Rebecca Fitting, co-owner of Brooklyn’s Greenlight Bookstore, is leaving the store she cofounded with Jessica Stockton-Bagnulo 12 years ago. Fitting has sold her stake in the business to Stockton-Bagnulo, a decision that was prompted by the pressures of being both a small business owner and working parent during the pandemic.
“Owning a small business has always been deeply rewarding, but also incredibly challenging, and running Greenlight while parenting through a pandemic has caused me to rethink my personal priorities," Fitting wrote in a statement. "It’s been well chronicled in the media that the pandemic—the lack of access to childcare and the havoc this wreaked—has failed working parents, in particular working mothers, and I am a great example of that." In leaving the bookstore, Fitting said she will be able to “be a more present parent during these unprecedented times, and while my son is still young.”
Fitting and Stockton-Bagnulo opened Greenlight in 2009, and grew the store's initial single location into a community institution, with two full bookstore locations, kiosks across the city, and a stationery store adjacent to their flagship shop. Along the way, their inventive business methods, including their model for crowdsourcing low-interest small and medium-sized loans from individual investors, became an essential model for prospective bookstore owners who aimed to open their doors without banks or traditional lender.
Stockton-Bagnulo said her longtime business partner, who also served as president of the New Atlantic Independent Booksellers Association, was more than a friend and bookstore owner, calling her “a literary citizen.”
“Greenlight Bookstore wouldn’t exist without Rebecca Fitting,” Stockton-Bagnulo wrote. “Her expertise, creativity, and passion have shaped the company as it has grown from one store to three, from seven employees to over 50, and as it has become part of the fabric of Brooklyn literary and neighborhood life.”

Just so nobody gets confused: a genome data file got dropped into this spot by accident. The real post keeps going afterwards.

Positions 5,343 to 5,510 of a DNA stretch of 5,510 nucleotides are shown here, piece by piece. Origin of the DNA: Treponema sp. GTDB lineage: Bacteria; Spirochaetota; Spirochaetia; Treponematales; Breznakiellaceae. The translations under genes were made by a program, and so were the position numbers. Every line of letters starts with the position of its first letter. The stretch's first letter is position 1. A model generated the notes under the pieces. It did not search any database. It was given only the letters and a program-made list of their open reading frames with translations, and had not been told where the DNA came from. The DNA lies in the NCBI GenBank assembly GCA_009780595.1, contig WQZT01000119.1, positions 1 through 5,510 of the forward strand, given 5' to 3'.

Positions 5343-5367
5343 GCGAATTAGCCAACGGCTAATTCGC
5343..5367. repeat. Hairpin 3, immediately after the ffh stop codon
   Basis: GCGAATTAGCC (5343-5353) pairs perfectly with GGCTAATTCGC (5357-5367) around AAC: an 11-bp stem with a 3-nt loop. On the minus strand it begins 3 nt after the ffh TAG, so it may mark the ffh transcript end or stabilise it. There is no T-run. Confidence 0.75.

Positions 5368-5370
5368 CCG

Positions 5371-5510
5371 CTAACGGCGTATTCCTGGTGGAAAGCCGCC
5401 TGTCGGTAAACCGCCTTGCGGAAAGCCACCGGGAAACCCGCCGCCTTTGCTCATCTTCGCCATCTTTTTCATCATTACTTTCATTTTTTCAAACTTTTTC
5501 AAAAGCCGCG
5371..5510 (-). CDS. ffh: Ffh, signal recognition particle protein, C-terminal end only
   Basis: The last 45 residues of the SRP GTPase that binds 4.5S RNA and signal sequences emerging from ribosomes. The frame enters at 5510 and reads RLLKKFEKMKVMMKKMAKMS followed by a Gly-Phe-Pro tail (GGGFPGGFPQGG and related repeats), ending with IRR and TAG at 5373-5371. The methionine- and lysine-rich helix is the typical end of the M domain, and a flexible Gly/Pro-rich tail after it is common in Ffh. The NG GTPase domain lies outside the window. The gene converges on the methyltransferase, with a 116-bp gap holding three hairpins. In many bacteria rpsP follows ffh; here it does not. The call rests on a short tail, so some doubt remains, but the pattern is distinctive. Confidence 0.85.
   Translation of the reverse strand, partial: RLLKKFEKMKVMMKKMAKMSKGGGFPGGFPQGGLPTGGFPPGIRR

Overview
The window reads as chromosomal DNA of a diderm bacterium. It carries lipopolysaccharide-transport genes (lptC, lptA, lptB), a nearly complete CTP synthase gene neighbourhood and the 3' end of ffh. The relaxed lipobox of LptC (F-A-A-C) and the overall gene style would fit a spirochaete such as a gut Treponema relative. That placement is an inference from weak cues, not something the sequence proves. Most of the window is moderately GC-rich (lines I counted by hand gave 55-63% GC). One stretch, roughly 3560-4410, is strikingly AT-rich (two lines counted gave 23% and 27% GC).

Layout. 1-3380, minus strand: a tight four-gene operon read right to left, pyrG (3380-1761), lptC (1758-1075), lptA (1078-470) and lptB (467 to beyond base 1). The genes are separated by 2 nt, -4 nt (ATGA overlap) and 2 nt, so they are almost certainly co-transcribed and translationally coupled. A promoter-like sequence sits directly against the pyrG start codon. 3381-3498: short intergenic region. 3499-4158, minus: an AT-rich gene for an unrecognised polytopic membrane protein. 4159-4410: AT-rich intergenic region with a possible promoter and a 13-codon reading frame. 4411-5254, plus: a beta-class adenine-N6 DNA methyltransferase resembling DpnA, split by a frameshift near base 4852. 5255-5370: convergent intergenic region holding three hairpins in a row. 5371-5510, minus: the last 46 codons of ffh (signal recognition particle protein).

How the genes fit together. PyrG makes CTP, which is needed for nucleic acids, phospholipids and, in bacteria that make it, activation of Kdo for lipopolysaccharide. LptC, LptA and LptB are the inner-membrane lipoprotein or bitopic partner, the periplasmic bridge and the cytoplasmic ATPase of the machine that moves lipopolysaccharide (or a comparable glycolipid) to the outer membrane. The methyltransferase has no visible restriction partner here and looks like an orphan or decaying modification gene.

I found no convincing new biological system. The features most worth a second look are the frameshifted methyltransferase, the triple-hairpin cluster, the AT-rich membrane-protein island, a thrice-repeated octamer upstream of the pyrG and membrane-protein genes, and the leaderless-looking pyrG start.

After closing to in-store foot traffic at the beginning of the pandemic, the bookstore has thrived through a combination of e-commerce and a return to general retail operations. Stockton-Bagnulo said that those will continue unabated, and that she plans to continue a store-wide push for greater diversity, equity, and inclusion that the company began last year.
“The only reason I’m not daunted to go from being a partner to a sole owner is that I’m far from solo in this venture now,” she wrote. “The managers and staff at Greenlight are an incredible team, teaching and learning from each other and always thinking about how to continue to make the company better for staff, customers, and the community.”
Fitting told PW that despite her exit from the store, she may still do work in the world of books. "My hope is that leaving Greenlight doesn’t also mean leaving our industry," she said. "I’d love to continue in some to-be-determined capacity, and will be exploring options in the coming weeks and months."
In the store's statement, she also said that she was buoyed by knowing that many others are making similarly big choices in their professional lives. “I like to think that we’ve reached an inflection point, where so many people are reclaiming this moment of adversity by making life-altering changes,” she wrote. “It’s been inspiring to hear others announce that they are changing course, and I’m now humbly and gratefully adding myself to the reinvention ranks.”